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Cellular Respiration: Obtaining Energy from Food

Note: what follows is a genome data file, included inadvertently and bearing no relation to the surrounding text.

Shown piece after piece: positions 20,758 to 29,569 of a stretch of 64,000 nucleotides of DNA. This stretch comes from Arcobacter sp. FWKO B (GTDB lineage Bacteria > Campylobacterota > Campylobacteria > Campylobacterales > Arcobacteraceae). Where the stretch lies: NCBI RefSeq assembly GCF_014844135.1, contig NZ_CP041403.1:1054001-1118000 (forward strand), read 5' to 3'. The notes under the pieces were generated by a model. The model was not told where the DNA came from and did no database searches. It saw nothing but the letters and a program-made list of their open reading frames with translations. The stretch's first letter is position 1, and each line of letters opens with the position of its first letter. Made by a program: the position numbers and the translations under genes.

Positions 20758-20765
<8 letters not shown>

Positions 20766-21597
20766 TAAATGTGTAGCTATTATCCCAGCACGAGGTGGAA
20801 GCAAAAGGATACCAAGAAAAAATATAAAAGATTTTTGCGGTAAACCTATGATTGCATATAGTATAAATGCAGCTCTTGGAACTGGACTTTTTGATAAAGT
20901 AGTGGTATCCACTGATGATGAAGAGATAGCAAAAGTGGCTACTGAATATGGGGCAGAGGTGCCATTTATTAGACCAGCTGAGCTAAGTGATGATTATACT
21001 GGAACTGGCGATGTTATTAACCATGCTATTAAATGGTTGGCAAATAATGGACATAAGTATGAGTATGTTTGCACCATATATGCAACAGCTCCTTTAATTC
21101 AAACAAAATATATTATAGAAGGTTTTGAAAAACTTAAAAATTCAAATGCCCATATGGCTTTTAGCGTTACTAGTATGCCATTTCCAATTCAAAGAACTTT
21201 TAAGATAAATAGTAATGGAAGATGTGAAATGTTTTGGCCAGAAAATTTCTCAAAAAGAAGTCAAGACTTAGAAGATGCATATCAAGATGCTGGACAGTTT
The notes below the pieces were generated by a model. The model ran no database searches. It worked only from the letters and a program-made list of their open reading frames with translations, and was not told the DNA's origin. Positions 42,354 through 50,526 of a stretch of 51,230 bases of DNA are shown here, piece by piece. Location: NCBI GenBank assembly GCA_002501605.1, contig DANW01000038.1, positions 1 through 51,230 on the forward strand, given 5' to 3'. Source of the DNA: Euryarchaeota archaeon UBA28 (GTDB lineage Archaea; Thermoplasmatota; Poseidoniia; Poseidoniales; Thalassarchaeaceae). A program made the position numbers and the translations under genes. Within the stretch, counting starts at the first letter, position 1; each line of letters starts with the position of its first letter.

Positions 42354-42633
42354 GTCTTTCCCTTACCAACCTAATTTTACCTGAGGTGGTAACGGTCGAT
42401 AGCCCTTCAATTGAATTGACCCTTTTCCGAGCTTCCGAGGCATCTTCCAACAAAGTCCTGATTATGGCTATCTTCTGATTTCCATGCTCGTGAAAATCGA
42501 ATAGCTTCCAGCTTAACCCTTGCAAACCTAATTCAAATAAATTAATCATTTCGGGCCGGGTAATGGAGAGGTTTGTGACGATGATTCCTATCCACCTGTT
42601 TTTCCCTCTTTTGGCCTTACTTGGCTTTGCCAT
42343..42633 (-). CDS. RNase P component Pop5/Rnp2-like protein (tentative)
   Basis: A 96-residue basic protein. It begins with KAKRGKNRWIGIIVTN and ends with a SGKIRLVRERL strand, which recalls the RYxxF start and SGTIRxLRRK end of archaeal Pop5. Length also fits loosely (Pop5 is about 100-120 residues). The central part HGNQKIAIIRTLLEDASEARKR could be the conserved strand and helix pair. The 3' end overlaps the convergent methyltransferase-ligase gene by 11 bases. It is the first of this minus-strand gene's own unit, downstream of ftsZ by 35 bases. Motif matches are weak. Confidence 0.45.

Chapter 6;Cellular Respiration;Obtaining Energy from Food;the... Show more;BSC1020_Chapter07_PPT.ppt Download Attachment;Chapter 7;Photosynthesis: Using Light;to Make Food;BIOLOGY AND SOCIETY Biofuels;Wood has historically been the main fuel used to;Cook, Warm homes;Provide light at night;Industrialized societies replaced wood with fossil;fuels, including coal, gas, and oil.;To limit the damaging effects of fossil fuels;researchers are investigating the use of biomass;(living material) as efficient and renewable;energy sources.;Capturing solar energy;Figure 7.0;There are several types of biofuels.;Bioethanol is a type of alcohol produced by the;fermentation of glucose made from starches in crops;such as grains, sugar beets, and sugar cane.;Bioethanol may be used directly as a fuel;source in specially designed vehicles or as a;gasoline additive;Cellulosic ethanol is a type of bioethanol made from;cellulose in nonedible plant material such as wood;or grass.;Biodiesel is made from plant oils or recycled frying;oil.;THE BASICS OF PHOTOSYNTHESIS;Photosynthesis;Is used by plants, some protists, and some;bacteria;Transforms light energy into chemical energy;Uses carbon dioxide and water as starting;materials;The chemical energy produced via;photosynthesis is stored in the bonds of sugar;molecules.;Organisms that use photosynthesis are;Photosynthetic autotrophs;The producers for most ecosystems;LM;PHOTOSYNTHETIC AUTOTROPHS;Plants;Photosynthetic Protists Photosynthetic Bacteria;(aquatic);(mostly on land);(aquatic);Forest plants;Kelp, a large alga;Micrograph of cyanobacteria;Figure 7.1;Chloroplasts: Sites of Photosynthesis;Chloroplasts are;The site of photosynthesis;Found mostly in the interior cells of leaves;Inside chloroplasts are membranous sacs called;thylakoids, which are suspended in a thick fluid;called stroma.;Thylakoids are concentrated in stacks called;grana.;The green color of chloroplasts is from;chlorophyll, a light-absorbing pigment.;Stomata are tiny pores in leaves where carbon;dioxide enters and oxygen exits.;Inner;membrane;Outer;Chloroplast;membrane;Vein;Granum Stroma Thylakoid;O2;Leaf cross section;Interior cell;TEM;Stomata;LM;CO2;Figure 7.2;The Simplified Equation for Photosynthesis;In the overall equation for photosynthesis, notice;that the reactants of photosynthesis are the waste;products of cellular respiration.;Light;energy;6 CO2;Carbon;dioxide;6 H2O;Water;Photosynthesis;C6H12O6;Glucose;6 O2;Oxygen gas;In photosynthesis;Sunlight provides the energy;Electrons are boosted uphill and added to;carbon dioxide;Sugar is produced;During photosynthesis, water is split into;Hydrogen;Oxygen;Hydrogen is transferred along with electrons and;added to carbon dioxide to produce sugar.;Oxygen escapes through stomata into the;atmosphere.;A Photosynthesis Road Map;Photosynthesis occurs in two multistep stages;The light reactions convert solar energy to;chemical energy;The Calvin cycle uses the products of the;light reactions to make sugar from carbon;dioxide;A Photosynthesis Road Map;The initial incorporation of carbon from the;atmosphere into organic compounds is called;carbon fixation.;This lowers the amount of carbon in the air.;Deforestation reduces the ability of the;biosphere to absorb carbon by reducing the;amount of photosynthetic plant life.;BioFlix Animation: Photosynthesis;CO2;H2O;Light;Chloroplast;NADP+;ADP;P;Light;reactions;Calvin;cycle;ATP;NADPH;O2;Sugar;(C6H12O6);Figure 7.3;THE LIGHT REACTIONS: CONVERTING;SOLAR ENERGY TO CHEMICAL ENERGY;Chloroplasts;Are chemical factories powered by the sun;Convert solar energy into chemical energy;The Nature of Sunlight;Sunlight is a type of energy called radiation, or;electromagnetic energy.;The distance between the crests of two adjacent;waves is called a wavelength.;The full range of radiation is called the;electromagnetic spectrum.;Visible light is the fraction of the spectrum;that our eyes see as different colors;Increasing wavelength;105 nm 103 nm 1 nm 103 nm 106 nm;Gamma;rays;X-rays;UV;1m;MicroInfrared waves;103 m;Radio;waves;Visible light;380 400;500;Wavelength (nm);600;700;750;Wavelength =;580;nm;Figure 7.4;The selective absorption of light by leaves explains why;they appear green to us;Light;Light of that;color is poorly;absorbed by;chloroplasts;and is thus;reflected or;transmitted;toward the;observer;Chloroplast;Reflected;light;Absorbed;light;Transmitted;light (detected;by your eye);Figure 7.5;The Process of Science;What Colors of Light Drive Photosynthesis?;Observation: In 1883, German biologist Theodor;Engelmann saw that certain bacteria tend to cluster;in areas with higher oxygen concentrations.;Question: Could this information determine which;wavelengths of light work best for photosynthesis?;Hypothesis: Oxygen-seeking bacteria will;congregate near regions of algae performing the;most photosynthesis.;Experiment: Engelmann;laid a string of freshwater algal cells in a drop;of water on a microscope slide;added oxygen-sensitive bacteria to the drop;used a prism to create a spectrum of light;shining on the slide;Results: Bacteria;mostly congregated around algae exposed to;red-orange and blue-violet light;rarely moved to areas of green light;Conclusion: Chloroplasts absorb light mainly in;the blue-violet and red-orange part of the;spectrum.;Light;Prism;Figure 7.6;Number of bacteria;Microscope slide;Bacterium;Algal cells;400;500;600;Wavelength of light (nm);700;Chloroplast Pigments;Chloroplasts contain several pigments;Chlorophyll a;Absorbs mainly blue-violet and red light;Participates directly in the light reactions;Chlorophyll b;Absorbs mainly blue and orange light;Participates indirectly in the light reactions;Carotenoids;Absorb mainly blue-green light;Participate indirectly in the light reactions;Absorb and dissipate excessive light;energy that might damage chlorophyll;The spectacular colors of fall foliage are due;partly to the yellow-orange light reflected;from carotenoids.;Figure 7.7;How Photosystems Harvest Light Energy;Light behaves as photons, a fixed quantity of;light energy.;Chlorophyll molecules absorb photons.;Electrons in the pigment gain energy.;As the electrons fall back to their ground;state, energy is released as heat or light.;Excited state;e;Light;Heat;Light (fluorescence);Photon;Chlorophyll;molecule;(a) Absorption of a photon;Ground state;Figure 7.8;(b) Fluorescence of a glow stick;Figure 7.8;In the thylakoid membrane, chlorophyll;molecules are organized with other molecules;into photosystems.;A photosystem is a cluster of a few hundred;pigment molecules that function as a lightgathering antenna.;When a photon strikes one of the pigment;molecules, the energy jumps from molecule;to molecule until it arrives at the reaction;center of the photosystem;Chloroplast;Cluster of pigment;molecules;Thylakoid membrane;Figure 7.9;Photon;e;Electron;transfer;Primary;electron;acceptor;Reactioncenter;chlorophyll;a;Reaction;center;Pigment;molecules;Transfer;of energy;Photosystem;Figure 7.9;How the Light Reactions Generate ATP and;NADPH;Two types of photosystems cooperate in the;light reactions;1. the water-splitting photosystem and;2. the NADPH-producing photosystem.;The light reactions of photosynthesis;Energy;ATP;to make;Primary;electron;acceptor;2e;Light;2e;NADP;2e;NADPH;Ele;ctr;on;tra;ns;po;rt c;Reactioncenter;H2O;Primary;electron;acceptor;chlorophyll;Light;ha;in;Reactioncenter;chlorophyll;NADPH-producing;photosystem;2e;1;2;2 H+ + O2;Water-splitting;photosystem;Figure 7.10;Chapter Review Figure;ADP;ATP;e;acceptor;2e;NADP+;e;2e;acceptor;2e;Ele;ctr;o;Photon;NADPH;nt;ran;sp;o;rt c;Photon;ha;in;Chlorophyll;Chlorophyll;H2O;2e;Water-splitting;+ +1;2H;2 O2 photosystem;NADPH-producing;photosystem;The light reactions are located in the thylakoid;membrane.;An electron transport chain;Connects the two photosystems;Releases energy that the chloroplast uses to;make ATP;How the thylakoid membrane converts light energy to the;chemical energy of NADPH and ATP;To Calvin cycle;Light;Light;H;Stroma;Thylakoid;membrane;Photosystem;NADPH;NADP;Electron transport;chain;Photosystem;H;H;O2;ADP P;Electron flow;2e;1;2;ATP;ATP;synthase;Inside thylakoid;H2O;H;H;H;H;Thylakoid;membrane;Figure 7.11;H;Stroma;Electron transport;chain;Photosystem;Thylakoid;membrane;Inside thylakoid;2e;H2O;H;1;2;Thylakoid;membrane;O2;To Calvin cycle;Light;H;NADPH;NADP;H;Electron transport;chain;Photosystem;ATP;ADP P;ATP;synthase;Electron flow;H;H;H;H;H;A hard-hat analogy for;the light reactions;e;ATP;e;e;NADPH;e;e;Photon;e;Photon;e;Water-splitting;photosystem;NADPH-producing;photosystem;Figure 7.12;THE CALVIN CYCLE: MAKING SUGAR;FROM CARBON DIOXIDE;The Calvin cycle;Functions like a sugar factory within the;stroma of a chloroplast;Regenerates the starting material with each;turn;Blast Animation: Photosynthesis: Light-Independent Reactions;CO2 (from air);P;RuBP sugar;Three-carbon molecule;P;P;ADP P;ATP;ADP P;Calvin;cycle;NADPH;ATP;NADP;G3P sugar;G3P sugar;P;P;G3P sugar;P;Glucose;(and other;organic;compounds);Figure 7.13;CO2;ADP;ATP;Calvin;cycle;NADPH;Chapter;Review;Figure;P;NADP;G3P;P;Glucose and;other compounds;Chloroplast;Light;CO2;H2 O;Stack of;thylakoids;NADP+;Stroma;ADP;Light;reactions;P;Calvin;cycle;ATP;NADPH;Chapter;Review;Figure;O2;Sugar;(C6H12O6);View Full Attachment;BSC1020_UnitD_Homework_1.doc Download Attachment;BSC 1020 Homework;Unit D;The Energy of Life;This homework is worth 25 points. Please use the textbook, the PPT lecture handouts of;Chapter 6 and 7, and the internet, to answer the following five questions;Question 1 (8 points);Many foods and beverages are the product of fermentation by microorganisms. Use;the internet to find out the main microorganism involved in the production of each of the;following. Please include the genus and species (For example, Escherichia coli) If several;species are involved, then simply state the genus followed by the term spp. (For example;Staphylococcus spp.). You have to also indicate whether the organism is a bacterium or;fungus.;Food/beverage;Bread;Swiss cheese;Sauerkraut;Chocolate;Soy sauce;Roquefort cheese;Yoghurt;Beer;Name of Organism;Bacterium or Fungus;Question 2 (8 points);Cellular respiration is divided into three different stages: Glycolysis, the Citric;Acid Cycle, and the Electron Transport Chain.;Refer to your lecture notes and textbook to complete the table below. Each box;has to be filled with the following terms.;Used if the compound is consumed in that stage;Produced if the compound is released in that stage;N/A (Non-applicable) if the compound is not directly involved in that stage;Compound;Glycolysis;Citric Acid Cycle;Electron Transport Chain;ATP;O2;CO2;NADH;NAD+;NADPH;Question 3 (3 points);How efficient is fermentation? How efficient is cellular respiration? The;efficiency of a process can be determined by dividing the amount of useful energy (as;ATP) gained during the process by the total amount of energy available in glucose. Use;the following values: 686 kcal as the total energy available in 1 molecule of glucose, and;8 kcal as the energy available in 1 molecule of ATP. Please show calculations.;Efficiency of Fermentation;Efficiency of Cellular Respiration;Question 4 (3 points);Each of the 50 states in the US has its own state flag, state flower, state bird, etc.;However, only one state has chosen an official microbe to represent it. Name the state;the microbe, and the reason it was chosen.;Name of State;Name of Microbe;Reason;Question 5 (3 points);Your professor tells you that the process of photosynthesis is important to feeding;our entire planet. Do you agree or disagree? Briefly explain why. Can you think of any;living thing that does not depend on plants (either directly or indirectly)?;View Full Attachment;Requirement.docx Download Attachment;Write a 2 full page reflection paper include summarize of chapters and self-reflection. 12size, double space and also please named your reflection paper.;View Full Attachment